In the UK Carlsberg has publicly reversed out of a famous advertising claim of making “probably” the best beer in the world. It still has a great recipe for profitable brewing, even in flat European markets. Chief executive Cees ’t Hart has overseen a turnround at the Danish brewer since taking over in 2015.
Asia, the brewer's fastest-growing region, saw organic net revenue growth of 15%, lifted by 8.5% volume growth and increased sales of premium brands, despite a slight decline in China and a 3 percent volume slide in Russia, its top markets. Just last week, Carlsberg raised its expectations for organic operating profit to "high-single-digit" from "mid-single-digit" percentage growth and said it had achieved a strong operating margin improvement. Carlsberg has shifted its focus from cost-cutting to revenue growth, especially by selling more of its pricier brands.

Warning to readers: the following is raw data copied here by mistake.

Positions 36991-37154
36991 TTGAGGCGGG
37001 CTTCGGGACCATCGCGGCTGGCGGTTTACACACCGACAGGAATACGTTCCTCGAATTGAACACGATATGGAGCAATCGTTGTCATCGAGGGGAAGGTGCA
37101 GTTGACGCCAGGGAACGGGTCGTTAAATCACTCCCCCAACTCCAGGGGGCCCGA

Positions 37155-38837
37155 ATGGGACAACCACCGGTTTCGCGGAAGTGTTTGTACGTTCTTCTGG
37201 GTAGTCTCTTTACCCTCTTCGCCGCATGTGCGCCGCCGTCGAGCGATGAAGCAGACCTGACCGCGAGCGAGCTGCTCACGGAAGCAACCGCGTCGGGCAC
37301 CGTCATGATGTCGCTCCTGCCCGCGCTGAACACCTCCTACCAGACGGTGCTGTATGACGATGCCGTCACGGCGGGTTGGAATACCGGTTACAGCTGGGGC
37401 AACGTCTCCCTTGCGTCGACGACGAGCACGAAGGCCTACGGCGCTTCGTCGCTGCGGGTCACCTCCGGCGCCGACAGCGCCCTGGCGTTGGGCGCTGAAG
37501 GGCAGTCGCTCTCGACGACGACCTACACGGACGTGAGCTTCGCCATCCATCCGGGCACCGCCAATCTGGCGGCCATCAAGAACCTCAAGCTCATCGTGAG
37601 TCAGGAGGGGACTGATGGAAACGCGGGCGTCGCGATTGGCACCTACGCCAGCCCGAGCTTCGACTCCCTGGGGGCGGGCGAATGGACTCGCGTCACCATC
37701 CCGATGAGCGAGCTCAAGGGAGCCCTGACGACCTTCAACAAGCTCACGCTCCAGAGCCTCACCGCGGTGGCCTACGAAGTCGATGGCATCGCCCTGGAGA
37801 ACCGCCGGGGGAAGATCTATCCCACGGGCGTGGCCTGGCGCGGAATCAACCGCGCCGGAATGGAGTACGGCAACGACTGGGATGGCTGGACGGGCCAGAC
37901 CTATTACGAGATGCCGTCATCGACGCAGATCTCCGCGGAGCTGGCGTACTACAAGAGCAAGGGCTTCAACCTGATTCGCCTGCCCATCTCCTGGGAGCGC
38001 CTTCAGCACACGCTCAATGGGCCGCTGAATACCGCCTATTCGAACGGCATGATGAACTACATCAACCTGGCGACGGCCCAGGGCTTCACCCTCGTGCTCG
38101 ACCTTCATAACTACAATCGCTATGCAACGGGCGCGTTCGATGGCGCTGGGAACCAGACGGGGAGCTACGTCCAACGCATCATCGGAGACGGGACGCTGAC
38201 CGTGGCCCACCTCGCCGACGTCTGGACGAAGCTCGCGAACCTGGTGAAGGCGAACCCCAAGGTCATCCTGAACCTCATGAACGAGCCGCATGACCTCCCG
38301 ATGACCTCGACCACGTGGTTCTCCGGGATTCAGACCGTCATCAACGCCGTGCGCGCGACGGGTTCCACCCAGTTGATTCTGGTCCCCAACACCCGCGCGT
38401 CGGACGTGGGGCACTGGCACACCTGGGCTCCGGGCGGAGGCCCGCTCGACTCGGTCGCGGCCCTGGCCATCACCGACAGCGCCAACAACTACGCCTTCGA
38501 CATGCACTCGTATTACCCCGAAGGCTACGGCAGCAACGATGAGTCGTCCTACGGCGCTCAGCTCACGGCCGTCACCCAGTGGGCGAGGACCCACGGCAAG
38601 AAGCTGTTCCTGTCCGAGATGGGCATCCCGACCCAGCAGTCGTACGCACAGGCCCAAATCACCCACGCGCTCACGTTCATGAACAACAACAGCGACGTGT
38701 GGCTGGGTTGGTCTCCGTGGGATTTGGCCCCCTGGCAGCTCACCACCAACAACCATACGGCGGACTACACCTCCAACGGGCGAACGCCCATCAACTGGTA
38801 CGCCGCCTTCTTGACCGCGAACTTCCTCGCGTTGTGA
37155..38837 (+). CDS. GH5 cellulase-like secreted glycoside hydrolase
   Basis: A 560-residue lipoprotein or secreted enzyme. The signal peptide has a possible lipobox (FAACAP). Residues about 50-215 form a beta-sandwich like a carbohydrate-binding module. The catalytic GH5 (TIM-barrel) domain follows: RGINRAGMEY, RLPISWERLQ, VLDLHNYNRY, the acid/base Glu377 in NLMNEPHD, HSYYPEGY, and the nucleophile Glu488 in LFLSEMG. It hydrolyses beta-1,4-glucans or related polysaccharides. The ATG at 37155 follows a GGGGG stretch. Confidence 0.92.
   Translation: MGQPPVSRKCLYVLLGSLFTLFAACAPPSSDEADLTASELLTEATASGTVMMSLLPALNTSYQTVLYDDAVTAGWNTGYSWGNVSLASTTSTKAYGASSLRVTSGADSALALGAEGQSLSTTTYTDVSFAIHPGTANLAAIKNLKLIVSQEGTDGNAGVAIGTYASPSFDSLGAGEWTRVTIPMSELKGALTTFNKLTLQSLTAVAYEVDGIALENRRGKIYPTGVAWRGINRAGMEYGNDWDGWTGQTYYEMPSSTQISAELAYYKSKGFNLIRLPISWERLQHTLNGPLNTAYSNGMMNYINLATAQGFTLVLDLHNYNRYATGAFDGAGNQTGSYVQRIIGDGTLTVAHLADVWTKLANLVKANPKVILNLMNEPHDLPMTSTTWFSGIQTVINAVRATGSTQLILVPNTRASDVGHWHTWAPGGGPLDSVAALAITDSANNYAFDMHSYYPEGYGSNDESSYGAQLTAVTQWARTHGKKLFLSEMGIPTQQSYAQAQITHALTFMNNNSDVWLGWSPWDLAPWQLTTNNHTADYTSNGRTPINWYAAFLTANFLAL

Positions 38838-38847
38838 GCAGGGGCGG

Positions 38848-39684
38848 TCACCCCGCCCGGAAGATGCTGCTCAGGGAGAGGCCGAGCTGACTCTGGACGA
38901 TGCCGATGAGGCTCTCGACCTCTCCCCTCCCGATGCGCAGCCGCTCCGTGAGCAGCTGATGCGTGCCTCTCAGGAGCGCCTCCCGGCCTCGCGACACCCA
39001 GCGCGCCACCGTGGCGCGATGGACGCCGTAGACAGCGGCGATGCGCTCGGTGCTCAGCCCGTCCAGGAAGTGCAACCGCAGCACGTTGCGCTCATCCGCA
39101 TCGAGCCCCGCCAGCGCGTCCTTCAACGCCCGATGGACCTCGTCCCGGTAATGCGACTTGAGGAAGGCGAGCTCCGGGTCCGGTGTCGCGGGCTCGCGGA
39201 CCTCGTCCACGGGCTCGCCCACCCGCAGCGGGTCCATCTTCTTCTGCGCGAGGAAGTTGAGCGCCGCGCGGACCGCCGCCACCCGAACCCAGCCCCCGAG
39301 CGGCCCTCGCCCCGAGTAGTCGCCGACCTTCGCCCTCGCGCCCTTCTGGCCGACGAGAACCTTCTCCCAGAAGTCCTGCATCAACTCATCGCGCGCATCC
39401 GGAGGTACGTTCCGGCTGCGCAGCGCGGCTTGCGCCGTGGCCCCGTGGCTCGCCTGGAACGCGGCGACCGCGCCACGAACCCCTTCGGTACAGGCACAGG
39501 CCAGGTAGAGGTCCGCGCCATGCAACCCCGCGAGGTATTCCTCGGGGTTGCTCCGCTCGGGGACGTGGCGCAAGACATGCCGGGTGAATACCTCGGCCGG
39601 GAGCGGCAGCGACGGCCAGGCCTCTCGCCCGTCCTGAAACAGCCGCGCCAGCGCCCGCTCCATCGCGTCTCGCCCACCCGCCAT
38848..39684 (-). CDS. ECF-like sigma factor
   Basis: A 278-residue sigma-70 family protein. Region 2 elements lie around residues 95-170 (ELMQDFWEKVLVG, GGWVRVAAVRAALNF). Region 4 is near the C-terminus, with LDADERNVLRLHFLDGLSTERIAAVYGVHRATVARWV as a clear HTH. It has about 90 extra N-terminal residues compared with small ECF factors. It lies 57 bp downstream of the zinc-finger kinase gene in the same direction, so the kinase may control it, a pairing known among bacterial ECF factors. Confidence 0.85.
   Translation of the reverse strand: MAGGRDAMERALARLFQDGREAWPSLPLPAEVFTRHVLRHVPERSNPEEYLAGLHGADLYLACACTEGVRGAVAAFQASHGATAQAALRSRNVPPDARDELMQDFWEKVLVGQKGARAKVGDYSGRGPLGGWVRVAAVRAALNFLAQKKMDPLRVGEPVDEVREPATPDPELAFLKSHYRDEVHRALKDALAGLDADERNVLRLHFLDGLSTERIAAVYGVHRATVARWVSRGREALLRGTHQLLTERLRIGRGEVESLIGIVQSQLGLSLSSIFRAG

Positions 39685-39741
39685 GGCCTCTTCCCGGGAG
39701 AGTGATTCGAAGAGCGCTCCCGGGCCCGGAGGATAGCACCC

(Bloomberg) -- Want the lowdown on European markets? In your inbox before the open, every day. Sign up here.Carlsberg A/S got a further boost from craft beers such as London Fields Brewery in the first half, with a 17% sales gain from its specialty division fueling profit growth that’s lifting the shares.Net profit rose 25% in the period, the Danish company said Thursday, after it raised its full-year outlook last week. The shares rose as much as 4.9% in Copenhagen, bringing the increase this year to more than 40%.“All our key growth priorities –- craft & specialties, alcohol-free brews and Asia -– delivered good growth,” the company said in a statement.The latest update shows that Chief Executive Officer Cees ’t Hart’s focus on boosting sales is paying off. Along with craft brews, high-end brands such as Grimbergen and Jacobsen ales are driving growth, after several years in which the CEO concentrated on cutting costs.The strength of the first half suggests a further upgrade is possible later in the year, Jefferies analyst Edward Mundy said in a note. The brewer needs no growth in the latter six months to meet its guidance, and Carlsberg pointed to “solid start” to the third quarter.Carlsberg and industry giant Anheuser-Busch InBev NV are outperforming rival Heineken NV, which lagged behind in the most recent period.Carlsberg is also starting the second stage of a previously announced share buyback, planning to repurchase 2 billion kroner ($300 million) of its stock.\--With assistance from Albertina Torsoli.To contact the reporters on this story: Christian Wienberg in Copenhagen at email@example.com;Thomas Buckley in London at firstname.lastname@example.orgTo contact the editors responsible for this story: Eric Pfanner at email@example.com, Christian Wienberg, Tasneem Hanfi BröggerFor more articles like this, please visit us at bloomberg.com©2019 Bloomberg L.P.